Each and every Friday afternoon after classes, semester students rush to their cabins, dress up in their craziest, most colorful clothing, and run to the tennis courts for an exhilarating game of dodge ball. But this past Friday was one of those dark and cloudy days where a rousing dodge ball game was not enough to lift our spirits. When we finally finished our last class, we were all ready to let off some steam, and we had the perfect opportunity to do that. Instead of dodge ball, we all went for a “mud rove.” Most of us had heard about this from past semester students and now we were finally getting the chance to experience it for ourselves.
We all met in the quad wearing raggedy clothes, and Jason Chandler– a charismatic leader and storyteller– told us the epic story of the first Mud Rove that Tim Ellis (a Chewonki legend) led during an especially rainy summer at boys’ camp. As he finished the story, we all began to sprint down to the forest. We were splashing in every puddle we passed, smearing handfuls of dirt on each other’s faces, laughing the whole time. After roving through most of Chewonki Neck, we came to the Salt Marsh, an expanse of sticky grey mud. On a count of three, all of us sprinted towards the marsh– but we couldn’t sprint for long; once we stepped foot in this mud we couldn’t move at a pace much faster than a snail. I got about three steps in and fell flat on my back. I started laughing and took a look around me: some were crawling on their hands and knees, others were making “mud angels”, and a few were standing motionless, their feet stuck in the depths of the marsh. We all threw mud at each other, rubbed mud on each other, and tackled each other until every inch of us was covered. I couldn’t tell one person from another; we looked like a sea indistinct grey blobs.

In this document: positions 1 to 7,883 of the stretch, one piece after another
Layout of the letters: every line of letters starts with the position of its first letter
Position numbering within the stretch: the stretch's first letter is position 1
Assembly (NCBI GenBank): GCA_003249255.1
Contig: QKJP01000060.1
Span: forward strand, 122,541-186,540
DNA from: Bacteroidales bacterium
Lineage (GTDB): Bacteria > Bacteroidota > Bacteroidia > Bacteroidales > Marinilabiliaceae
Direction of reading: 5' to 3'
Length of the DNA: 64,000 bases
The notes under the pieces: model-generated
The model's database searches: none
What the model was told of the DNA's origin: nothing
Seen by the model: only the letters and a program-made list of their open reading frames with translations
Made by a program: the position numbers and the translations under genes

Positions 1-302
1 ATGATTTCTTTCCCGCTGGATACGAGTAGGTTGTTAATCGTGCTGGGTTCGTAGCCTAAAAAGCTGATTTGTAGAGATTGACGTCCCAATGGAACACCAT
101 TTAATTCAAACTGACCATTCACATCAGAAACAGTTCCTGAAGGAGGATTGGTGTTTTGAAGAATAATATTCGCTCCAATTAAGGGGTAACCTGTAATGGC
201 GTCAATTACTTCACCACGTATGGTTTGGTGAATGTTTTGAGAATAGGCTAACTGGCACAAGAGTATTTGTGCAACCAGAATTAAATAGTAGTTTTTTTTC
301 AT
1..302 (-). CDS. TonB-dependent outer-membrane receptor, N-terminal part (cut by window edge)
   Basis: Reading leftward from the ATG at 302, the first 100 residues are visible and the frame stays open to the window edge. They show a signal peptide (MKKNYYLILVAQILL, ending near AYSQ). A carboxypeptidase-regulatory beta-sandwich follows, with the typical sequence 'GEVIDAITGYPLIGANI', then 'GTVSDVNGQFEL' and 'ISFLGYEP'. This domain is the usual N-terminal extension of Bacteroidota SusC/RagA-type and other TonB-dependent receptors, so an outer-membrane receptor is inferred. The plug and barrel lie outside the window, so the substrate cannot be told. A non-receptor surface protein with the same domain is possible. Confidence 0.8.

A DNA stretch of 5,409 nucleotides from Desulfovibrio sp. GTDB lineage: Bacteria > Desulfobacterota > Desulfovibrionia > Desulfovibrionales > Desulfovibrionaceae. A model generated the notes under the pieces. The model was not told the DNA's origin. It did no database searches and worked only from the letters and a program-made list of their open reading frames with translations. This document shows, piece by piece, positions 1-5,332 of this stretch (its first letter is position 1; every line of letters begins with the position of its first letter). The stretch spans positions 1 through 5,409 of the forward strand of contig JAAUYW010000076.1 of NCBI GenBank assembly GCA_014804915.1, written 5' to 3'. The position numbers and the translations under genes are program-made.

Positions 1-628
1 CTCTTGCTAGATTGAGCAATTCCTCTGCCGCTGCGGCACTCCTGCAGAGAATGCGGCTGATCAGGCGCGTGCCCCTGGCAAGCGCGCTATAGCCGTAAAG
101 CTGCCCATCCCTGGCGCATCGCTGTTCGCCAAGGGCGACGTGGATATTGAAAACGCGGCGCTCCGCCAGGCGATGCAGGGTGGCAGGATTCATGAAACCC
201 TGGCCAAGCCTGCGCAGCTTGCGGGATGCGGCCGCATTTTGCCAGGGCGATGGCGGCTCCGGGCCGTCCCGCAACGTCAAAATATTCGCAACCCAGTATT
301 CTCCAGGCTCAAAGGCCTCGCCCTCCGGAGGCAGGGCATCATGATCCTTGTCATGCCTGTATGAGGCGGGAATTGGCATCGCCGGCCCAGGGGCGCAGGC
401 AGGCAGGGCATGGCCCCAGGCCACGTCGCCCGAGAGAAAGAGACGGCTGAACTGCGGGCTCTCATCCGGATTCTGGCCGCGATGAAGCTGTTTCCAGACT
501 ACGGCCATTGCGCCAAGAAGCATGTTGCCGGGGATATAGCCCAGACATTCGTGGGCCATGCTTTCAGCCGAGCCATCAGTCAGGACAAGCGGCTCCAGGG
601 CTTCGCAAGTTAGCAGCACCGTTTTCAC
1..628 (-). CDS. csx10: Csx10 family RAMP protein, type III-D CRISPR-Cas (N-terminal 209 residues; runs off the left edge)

The boldest mud rovers took part in the final step of the mud rove – rolling around in the steamy compost pile at the farm. I knew I would regret not completing the Mud Rove, so I went along and jumped into the compost, and from there I went straight to the waterfront to clean off. I jumped in the icy cold water and washed myself off, the perfect ending to an exciting Friday afternoon.
Before coming to Chewonki, the idea of covering my entire body in mud would have sounded worse than spending an entire day at the dentist. But the Mud Rove last Friday was one of the most enjoyable and liberating experiences I’ve had at Chewonki so far!
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